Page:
Protein Motion Company Relay Therapeutics Files for $200 Million IPO


Relay Therapeutics, based in Cambridge, Massachusetts, filed for an initial public offering (IPO). The company’s preliminary target is $200 million and plans to list on the Nasdaq under the ticker RLAY.

Relay Therapeutics was the No. 3 company in BioSpace’s NextGen Bio Class of 2018, Top 20 Life Science Startups to Watch in 2018. Relay was founded in February 2016, and focuses on developing therapeutics involving protein motion. For decades, the technology hasn’t been available or affordable to completely evaluate the movement of proteins, which in the body are in constant motion. Proteins move physiologically in the body. Visualizing the fourth dimension and motion can provide insight into how proteins are physiologically active in the body, which can be used to develop and design better drugs.

The company launched with a $57 million Series A financing led by Third Rock Ventures and joined by an affiliate of D.E. Shaw Research. On December 14, 2017, it closed on a Series B financing round worth $63 million. That round was led by BVF Partners, with new investors GV (formerly Google Ventures), Casdin Capital, EcoR1 Capital and Section 32. Third Rock and Alexandria Venture Investments participated.

To date, the company has raised $520 million in three rounds of private financing, with the Series C in December 2018 hitting a stunning $400 million.

The company’s first drug candidate, RLY-1971, is beginning a Phase I trial as an SHP2 protein inhibitor in solid tumors. Its second candidate is RLY-4008, designed to inhibit fibroblast growth factor receptor 2. The expected Phase I trial will focus on patients with advanced solid tumors with oncogenic FGFR2 alterations. The company hopes to take RLY-4008 into the clinic later this year.

A third candidate, RLY-PI3K1047, targets cancer-associated variants of phosphoinositide 3-kinase alpha. It is in preclinical development. It is being developed for cancer-associated mutant variants of phosphoinositide 3-kinase alpha.

Relay intends to use the monies raised by the IPO to take both RLY-197 and RLY-4008 partially through Phase II/III clinical trials, to fund some of the early-stage work on RLY-PI3K1048, and to continue work on its discovery programs.

“While our initial focus is on precision oncology, we believe our Dynamo platform may also be broadly applied to other areas of precision medicine, such as genetic disease,” the company wrote in the prospectus. “In addition to the three product candidates described above, we have five discovery stage programs across precision oncology and genetic disease. We are focused on using the novel insights derived from our approach to transform the lives of patient suffering from debilitating and life-threatening diseases through the discovery, development and commercialization of our therapies.”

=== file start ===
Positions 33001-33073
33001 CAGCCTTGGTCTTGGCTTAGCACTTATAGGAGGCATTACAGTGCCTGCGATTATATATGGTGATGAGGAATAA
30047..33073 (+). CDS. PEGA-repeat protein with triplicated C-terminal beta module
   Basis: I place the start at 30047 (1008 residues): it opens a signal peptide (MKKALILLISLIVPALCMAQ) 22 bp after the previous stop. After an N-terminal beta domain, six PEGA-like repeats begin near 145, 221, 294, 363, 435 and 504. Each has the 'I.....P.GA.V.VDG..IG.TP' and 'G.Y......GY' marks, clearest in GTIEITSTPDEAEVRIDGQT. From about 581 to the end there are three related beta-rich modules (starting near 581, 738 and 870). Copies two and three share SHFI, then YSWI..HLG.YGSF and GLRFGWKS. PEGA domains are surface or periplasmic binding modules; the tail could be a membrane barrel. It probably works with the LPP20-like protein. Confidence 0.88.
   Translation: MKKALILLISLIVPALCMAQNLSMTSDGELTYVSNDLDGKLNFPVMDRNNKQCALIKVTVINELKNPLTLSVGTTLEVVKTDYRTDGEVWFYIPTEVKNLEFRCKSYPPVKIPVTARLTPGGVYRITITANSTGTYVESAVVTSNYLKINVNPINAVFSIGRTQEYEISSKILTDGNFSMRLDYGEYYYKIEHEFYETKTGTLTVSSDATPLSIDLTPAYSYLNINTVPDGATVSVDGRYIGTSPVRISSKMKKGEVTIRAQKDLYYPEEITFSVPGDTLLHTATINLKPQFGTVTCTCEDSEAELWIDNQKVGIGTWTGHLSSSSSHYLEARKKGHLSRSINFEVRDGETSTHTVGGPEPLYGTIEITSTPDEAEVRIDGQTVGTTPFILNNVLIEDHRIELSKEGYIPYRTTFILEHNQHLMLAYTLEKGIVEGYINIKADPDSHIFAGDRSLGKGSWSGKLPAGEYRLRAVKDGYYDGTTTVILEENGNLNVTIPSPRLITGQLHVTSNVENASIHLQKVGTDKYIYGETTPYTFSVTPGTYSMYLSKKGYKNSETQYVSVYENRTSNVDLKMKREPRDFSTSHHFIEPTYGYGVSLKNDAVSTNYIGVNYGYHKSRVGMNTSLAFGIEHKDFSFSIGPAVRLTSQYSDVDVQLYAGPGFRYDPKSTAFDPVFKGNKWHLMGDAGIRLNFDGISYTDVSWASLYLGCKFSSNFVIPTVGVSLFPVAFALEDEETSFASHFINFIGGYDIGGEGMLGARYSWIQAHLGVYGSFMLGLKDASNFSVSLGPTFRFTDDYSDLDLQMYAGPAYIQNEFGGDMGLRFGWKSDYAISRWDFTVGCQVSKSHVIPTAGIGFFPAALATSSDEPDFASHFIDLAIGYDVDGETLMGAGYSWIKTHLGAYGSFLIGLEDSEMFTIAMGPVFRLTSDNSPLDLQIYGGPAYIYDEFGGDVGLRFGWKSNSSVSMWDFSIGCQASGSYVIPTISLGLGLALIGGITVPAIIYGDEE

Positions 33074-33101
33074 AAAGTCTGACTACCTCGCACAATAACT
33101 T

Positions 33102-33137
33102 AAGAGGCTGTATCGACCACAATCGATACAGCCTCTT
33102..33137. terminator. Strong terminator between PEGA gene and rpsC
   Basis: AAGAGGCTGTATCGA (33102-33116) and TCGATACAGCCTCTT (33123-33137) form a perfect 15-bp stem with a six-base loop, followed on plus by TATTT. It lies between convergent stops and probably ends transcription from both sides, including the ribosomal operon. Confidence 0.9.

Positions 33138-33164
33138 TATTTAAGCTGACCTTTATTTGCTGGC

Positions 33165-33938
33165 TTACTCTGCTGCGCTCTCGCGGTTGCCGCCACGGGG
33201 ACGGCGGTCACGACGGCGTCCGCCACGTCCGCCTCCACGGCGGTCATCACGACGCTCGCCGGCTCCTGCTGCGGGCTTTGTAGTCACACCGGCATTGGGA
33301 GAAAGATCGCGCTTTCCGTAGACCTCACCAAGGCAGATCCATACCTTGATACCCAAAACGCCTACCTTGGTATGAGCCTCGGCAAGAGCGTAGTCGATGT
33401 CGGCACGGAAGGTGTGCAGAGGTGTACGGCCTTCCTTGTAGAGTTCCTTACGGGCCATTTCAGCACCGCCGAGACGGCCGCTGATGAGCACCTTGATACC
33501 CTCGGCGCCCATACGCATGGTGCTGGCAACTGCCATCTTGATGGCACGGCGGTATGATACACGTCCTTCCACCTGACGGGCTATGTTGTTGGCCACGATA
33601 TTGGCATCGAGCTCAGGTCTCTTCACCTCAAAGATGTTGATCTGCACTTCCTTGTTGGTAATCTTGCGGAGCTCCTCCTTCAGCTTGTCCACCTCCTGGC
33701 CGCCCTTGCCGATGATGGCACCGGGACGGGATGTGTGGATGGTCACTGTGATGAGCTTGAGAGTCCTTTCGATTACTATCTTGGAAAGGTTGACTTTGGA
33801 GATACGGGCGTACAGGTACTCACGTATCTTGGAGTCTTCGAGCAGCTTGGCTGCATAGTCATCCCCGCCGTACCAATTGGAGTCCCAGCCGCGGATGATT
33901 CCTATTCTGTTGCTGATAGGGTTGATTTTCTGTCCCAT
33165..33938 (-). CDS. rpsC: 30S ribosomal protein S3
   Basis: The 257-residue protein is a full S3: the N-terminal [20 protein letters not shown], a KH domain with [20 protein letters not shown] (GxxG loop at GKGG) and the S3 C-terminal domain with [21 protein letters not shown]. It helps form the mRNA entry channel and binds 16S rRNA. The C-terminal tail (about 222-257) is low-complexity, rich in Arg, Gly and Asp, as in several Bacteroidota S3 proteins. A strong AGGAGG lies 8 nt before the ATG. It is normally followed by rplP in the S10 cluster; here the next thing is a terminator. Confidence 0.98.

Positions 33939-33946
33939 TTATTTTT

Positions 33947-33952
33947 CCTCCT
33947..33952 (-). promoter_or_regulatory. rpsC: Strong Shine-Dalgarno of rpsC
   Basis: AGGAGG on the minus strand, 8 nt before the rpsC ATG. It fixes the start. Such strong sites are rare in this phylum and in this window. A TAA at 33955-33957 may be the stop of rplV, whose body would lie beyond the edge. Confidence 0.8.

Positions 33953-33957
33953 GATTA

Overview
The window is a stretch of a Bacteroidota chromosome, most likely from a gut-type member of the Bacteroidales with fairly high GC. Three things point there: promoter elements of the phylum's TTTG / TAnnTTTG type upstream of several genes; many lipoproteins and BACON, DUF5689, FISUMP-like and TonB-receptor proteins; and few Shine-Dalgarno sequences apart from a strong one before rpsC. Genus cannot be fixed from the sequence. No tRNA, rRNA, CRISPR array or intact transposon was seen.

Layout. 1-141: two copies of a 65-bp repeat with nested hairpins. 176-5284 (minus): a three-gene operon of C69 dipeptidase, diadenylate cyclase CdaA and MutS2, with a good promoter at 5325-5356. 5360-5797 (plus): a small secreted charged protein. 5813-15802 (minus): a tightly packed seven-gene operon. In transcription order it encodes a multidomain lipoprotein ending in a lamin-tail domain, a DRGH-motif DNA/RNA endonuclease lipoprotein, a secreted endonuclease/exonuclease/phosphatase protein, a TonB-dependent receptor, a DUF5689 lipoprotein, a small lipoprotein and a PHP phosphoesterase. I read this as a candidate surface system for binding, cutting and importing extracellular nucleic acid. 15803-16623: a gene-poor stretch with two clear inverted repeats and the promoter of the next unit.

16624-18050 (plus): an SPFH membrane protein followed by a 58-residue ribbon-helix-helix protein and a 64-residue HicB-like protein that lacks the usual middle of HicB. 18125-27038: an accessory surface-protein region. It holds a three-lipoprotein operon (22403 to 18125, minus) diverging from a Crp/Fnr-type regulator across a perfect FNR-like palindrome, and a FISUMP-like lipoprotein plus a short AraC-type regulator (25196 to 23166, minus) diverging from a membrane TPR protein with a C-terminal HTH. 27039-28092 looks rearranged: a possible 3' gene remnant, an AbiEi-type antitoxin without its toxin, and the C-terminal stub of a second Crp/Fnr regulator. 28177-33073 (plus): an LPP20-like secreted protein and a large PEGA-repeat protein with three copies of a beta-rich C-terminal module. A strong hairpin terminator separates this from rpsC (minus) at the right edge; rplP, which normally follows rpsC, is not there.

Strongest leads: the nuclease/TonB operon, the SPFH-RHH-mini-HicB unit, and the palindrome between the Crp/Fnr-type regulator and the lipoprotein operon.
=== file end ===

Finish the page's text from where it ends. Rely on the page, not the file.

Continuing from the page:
The company’s Dynamo platform leverages new experimental techniques like room-temperature crystallography and using the Anton 2 supercomputer which was custom-built by D.E. Shaw Research to perform molecular dynamic protein simulations.

The company indicates in its prospectus that is used the Dynamo platform in three key phases of motion based drug design (MBDD): target modulation hypothesis; hit finding and lead generation; lead optimization.

Relay notes, “Our Dynamo platform uses advanced computational models in tight integration with our medicinal chemistry, structural biology, enzymology and biophysics capabilities to predict, design and experimentally evaluate compounds that will achieve the most desirable characteristics, including potency, selectivity, bioavailability, and drug-like properties. We believe our approach enables us to converge on optimized compounds with much greater efficiency than conventional approaches, which are typically highly iterative over an extended timeframe.”

At the time of the Series C financing, the company’s president and chief executive officer, Sanjiv Patel, said, “We are at a unique moment in the evolution of drug discovery where we can realize the promise of integrating ever more powerful experimental and computational discovery tools to tackle previously undruggable protein targets. The success of our early programs validates the potential of our platform to create breakthrough therapies that address a broad range of diseases.”

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